News Daily: Trump talks tough on Syria and Cosby back in court

By Victoria King
BBC News


Hello. Here's your morning briefing:

Image source, US pool

Trump promises 'forceful' action

"Nothing is off the table." Those were the words of the US president last night when discussing what action to take following the alleged chemical attack in Syria. Medical sources say dozens were killed in Douma on Saturday, although exact numbers are impossible to verify. Donald Trump told reporters the US response would be "forceful" and decided "shortly".

What options does he have though? The BBC's Barbara Plett-Usher outlines three possibilities - the diplomatic route, a limited military strike or a broader attack. But she adds that a strike of any kind is not a strategy, and just the other day, Mr Trump spoke of his desire to get out of Syria and "let other people deal with it", so a long-term plan is needed.

Other Western nations have joined in the condemnation of the Syrian regime - the UK and France among them. There are also attempts to take action via the United Nations, but Syria's key ally Russia - which denies the Douma attack took place - is forcefully blocking that.

Cosby back in court

Bill Cosby was once the biggest name in US television, synonymous with wholesome family entertainment, and a Hollywood trailblazer for African Americans. But his reputation as a fatherly figure has been overshadowed in recent years by the more than 50 women who have come forward to accuse him of sexual assault.

On Monday, it emerged the now 80-year-old paid one woman, Andrea Constand, almost $3.4m (£2.4m) in a civil settlement in 2006. He is back in court in Pennsylvania accused of drugging and assaulting her - something he denies. The payment was known about previously but the sum has only now been revealed. #MeToo protesters, waving placards reading "justice for survivors", gathered outside the courtroom.

Mr Cosby also denies any wrongdoing in regard to any other women.

Northern Ireland marks key anniversary

Twenty years ago the Good Friday Agreement was signed in Belfast. It formally ended the decades-long conflict known as the Troubles. Events will be held today to mark the anniversary. Here's a brief guide to what it achieved.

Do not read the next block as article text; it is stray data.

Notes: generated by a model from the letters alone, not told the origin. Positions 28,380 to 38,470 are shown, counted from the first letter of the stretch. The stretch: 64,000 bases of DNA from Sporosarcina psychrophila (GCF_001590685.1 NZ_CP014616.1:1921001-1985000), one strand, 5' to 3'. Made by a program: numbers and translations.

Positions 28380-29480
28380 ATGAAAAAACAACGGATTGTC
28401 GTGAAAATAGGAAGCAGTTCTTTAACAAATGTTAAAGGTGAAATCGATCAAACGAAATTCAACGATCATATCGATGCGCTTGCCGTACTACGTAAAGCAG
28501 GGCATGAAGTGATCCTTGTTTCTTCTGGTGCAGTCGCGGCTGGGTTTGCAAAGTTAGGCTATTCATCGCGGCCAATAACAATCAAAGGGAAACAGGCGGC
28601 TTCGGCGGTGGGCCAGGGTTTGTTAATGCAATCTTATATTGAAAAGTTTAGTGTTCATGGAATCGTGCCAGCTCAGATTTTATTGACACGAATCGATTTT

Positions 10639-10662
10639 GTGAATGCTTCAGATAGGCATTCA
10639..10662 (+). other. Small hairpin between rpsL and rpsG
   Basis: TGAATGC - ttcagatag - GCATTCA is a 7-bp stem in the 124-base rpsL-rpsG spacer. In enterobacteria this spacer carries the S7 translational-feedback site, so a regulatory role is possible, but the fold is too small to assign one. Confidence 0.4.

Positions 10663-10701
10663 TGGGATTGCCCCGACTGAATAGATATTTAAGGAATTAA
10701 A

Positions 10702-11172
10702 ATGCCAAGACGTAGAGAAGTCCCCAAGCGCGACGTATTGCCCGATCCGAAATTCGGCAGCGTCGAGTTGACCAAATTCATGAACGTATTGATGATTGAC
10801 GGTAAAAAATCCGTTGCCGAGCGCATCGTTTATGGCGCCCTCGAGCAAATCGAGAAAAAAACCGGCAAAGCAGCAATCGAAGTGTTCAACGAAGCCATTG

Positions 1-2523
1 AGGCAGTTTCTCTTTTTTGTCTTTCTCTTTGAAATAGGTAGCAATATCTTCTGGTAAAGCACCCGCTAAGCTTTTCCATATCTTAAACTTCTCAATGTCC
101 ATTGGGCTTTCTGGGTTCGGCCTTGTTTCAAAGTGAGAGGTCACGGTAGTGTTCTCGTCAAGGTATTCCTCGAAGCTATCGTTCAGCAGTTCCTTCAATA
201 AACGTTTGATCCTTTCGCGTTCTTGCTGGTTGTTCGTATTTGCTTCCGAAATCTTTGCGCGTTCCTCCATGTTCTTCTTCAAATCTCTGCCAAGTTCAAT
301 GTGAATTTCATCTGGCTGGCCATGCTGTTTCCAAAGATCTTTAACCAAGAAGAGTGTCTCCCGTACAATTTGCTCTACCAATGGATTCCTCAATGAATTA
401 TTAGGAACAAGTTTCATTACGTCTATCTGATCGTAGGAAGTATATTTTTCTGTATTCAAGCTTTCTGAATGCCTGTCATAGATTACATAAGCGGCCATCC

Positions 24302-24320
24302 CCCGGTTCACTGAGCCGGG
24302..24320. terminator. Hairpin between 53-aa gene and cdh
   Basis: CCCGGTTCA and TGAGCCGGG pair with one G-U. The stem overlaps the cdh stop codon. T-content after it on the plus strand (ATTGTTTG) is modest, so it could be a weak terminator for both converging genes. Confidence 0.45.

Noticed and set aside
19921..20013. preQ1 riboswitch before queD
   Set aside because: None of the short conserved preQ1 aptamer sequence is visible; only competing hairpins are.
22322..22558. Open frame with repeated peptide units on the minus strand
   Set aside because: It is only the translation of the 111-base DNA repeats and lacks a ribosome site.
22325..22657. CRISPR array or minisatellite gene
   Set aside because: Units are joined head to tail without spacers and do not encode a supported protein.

The agreement has taken on renewed significance in recent months because of Brexit and the vexing issue of what to do about the Irish border. Warnings have come from many quarters about the potential for the agreement and, indeed, peace full stop, to be undermined if a hard border is imposed with the Irish Republic.

But Labour's shadow international trade secretary has suggested the issue is being "played up" in Brexit talks for economic and political reasons. Barry Gardiner appeared to dismiss the idea that a "normal" border would increase paramilitary activity.

Zuckerberg's grilling

Later today, Facebook boss Mark Zuckerberg will begin two days of testimony to the US Congress about data privacy following the Cambridge Analytica scandal. The BBC's North America technology correspondent Dave Lee sets out seven things to look out for.

Who else has your data?

By Padraig Belton and Matthew Wall, BBC Business

While Facebook desperately tightens controls over how third parties access its users' data - trying to mend its damaged reputation - attention is focusing on the wider issue of data harvesting and the threat it poses to our personal privacy. Data harvesting is a multibillion dollar industry and the sobering truth is that you many never know just how much data companies hold about you. Or how to delete it.

What the papers say

A number of Tuesday's front pages focus on the political aftermath of the alleged chemical attack in Syria. The Times claims Theresa May is under pressure from her ministers to join a US-led strike, and quotes sources who say France's President Emmanuel Macron is "egging on" Donald Trump. In the Daily Telegraph, former foreign secretary Lord Hague warns that without Western action, further use of chemical weapons will be legitimised. Elsewhere, the Daily Mail hails what it calls a five-year campaign to wage war on prostate cancer, which it says will put it on a par with breast cancer. And finally, the Financial Times reports that plans are in motion to set up a museum celebrating the history of Euroscepticism in Britain.

Daily digest

Live exports UK considering ban after Brexit.

Endurance Expedition to hunt for Shackleton's ill-fated ship.

Paedophile hunters BBC finds growing use of evidence being used to prosecute.

Daley British diving star won't defend Commonwealth title.

If you see one thing today

If you listen to one thing today

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If you read one thing today


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On this day

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